1 University of Auckland, Private Bag 92019 Auckland 1142 New Zealand
2 Canterbury Museum, Christchurch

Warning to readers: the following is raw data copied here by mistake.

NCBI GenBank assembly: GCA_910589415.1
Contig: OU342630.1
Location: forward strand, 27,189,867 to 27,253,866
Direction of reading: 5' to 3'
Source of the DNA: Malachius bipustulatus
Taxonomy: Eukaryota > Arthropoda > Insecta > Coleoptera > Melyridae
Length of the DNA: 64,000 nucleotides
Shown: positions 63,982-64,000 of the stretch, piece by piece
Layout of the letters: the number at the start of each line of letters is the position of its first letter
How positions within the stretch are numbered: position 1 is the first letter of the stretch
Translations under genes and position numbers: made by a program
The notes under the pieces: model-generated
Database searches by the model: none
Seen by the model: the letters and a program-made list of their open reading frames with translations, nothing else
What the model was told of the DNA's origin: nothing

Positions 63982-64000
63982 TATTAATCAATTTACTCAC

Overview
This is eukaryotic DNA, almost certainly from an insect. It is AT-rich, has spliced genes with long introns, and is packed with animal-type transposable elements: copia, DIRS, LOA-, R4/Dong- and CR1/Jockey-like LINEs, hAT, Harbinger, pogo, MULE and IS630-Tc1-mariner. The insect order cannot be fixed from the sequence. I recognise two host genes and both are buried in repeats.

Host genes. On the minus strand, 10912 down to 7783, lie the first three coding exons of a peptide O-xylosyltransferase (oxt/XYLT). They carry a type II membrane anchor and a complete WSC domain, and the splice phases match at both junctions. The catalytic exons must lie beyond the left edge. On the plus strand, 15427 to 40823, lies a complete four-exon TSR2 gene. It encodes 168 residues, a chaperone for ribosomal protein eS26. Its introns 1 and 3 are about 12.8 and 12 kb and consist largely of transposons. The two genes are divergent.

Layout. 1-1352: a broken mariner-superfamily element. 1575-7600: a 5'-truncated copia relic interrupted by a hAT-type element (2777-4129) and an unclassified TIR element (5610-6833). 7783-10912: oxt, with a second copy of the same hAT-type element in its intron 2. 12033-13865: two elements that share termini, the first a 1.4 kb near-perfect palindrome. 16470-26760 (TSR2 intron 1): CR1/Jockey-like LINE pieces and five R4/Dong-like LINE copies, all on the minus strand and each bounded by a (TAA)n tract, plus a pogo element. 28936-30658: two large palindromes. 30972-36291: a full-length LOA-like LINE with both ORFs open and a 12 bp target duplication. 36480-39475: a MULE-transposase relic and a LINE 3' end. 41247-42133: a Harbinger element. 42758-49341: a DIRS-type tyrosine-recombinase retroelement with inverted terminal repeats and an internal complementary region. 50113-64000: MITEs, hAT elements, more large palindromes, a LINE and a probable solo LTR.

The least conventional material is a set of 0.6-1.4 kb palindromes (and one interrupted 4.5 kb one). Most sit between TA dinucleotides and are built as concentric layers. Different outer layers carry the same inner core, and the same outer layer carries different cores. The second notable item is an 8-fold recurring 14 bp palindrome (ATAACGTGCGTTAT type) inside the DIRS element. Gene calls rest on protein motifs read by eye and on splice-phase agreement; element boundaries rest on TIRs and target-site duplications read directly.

Sexual selection is a powerful force that generates both great diversity and great exaggeration of traits which influence reproductive success. This is particularly true in the case of male weaponry and genitalia. Weapons are used in physical interactions during contests, but can also function to signal status to rivals, making them key predictors for the outcomes of conflicts between males vying for access to females. Meanwhile, variations in genital morphology can generate differential success in copulation and fertilisation. Sexual selection is likely to be an important driver of diversification among the endemic New Zealand sheet-web spiders, (Stiphidiidae: Cambridgea spp.). This remarkable genus includes species with exaggerated chelicerae and species in which males fall into one of two morphs, one morph containing larger males and the other consisting of smaller males that more closely resemble females. Male pedipalp morphology is highly species-specific, but intriguingly, exhibits intraspecific polymorphism in some species. This makes Cambridgea an ideal group for studying the varying actions of sexual selection and how it influences weapon and genital evolution and behaviours associated with reproduction. Morphometric analyses will assess within- and between-species variation of traits; behavioural trials will be used to test for any sexually selective advantages of these traits; and a molecular phylogeny will be developed to identify general evolutionary patterns operating on morphological traits in this diverse genus. Pilot data from behavioural observations of the widespread Cambridgea foliata fighting will be presented along with preliminary morphometric data for male chelicerae.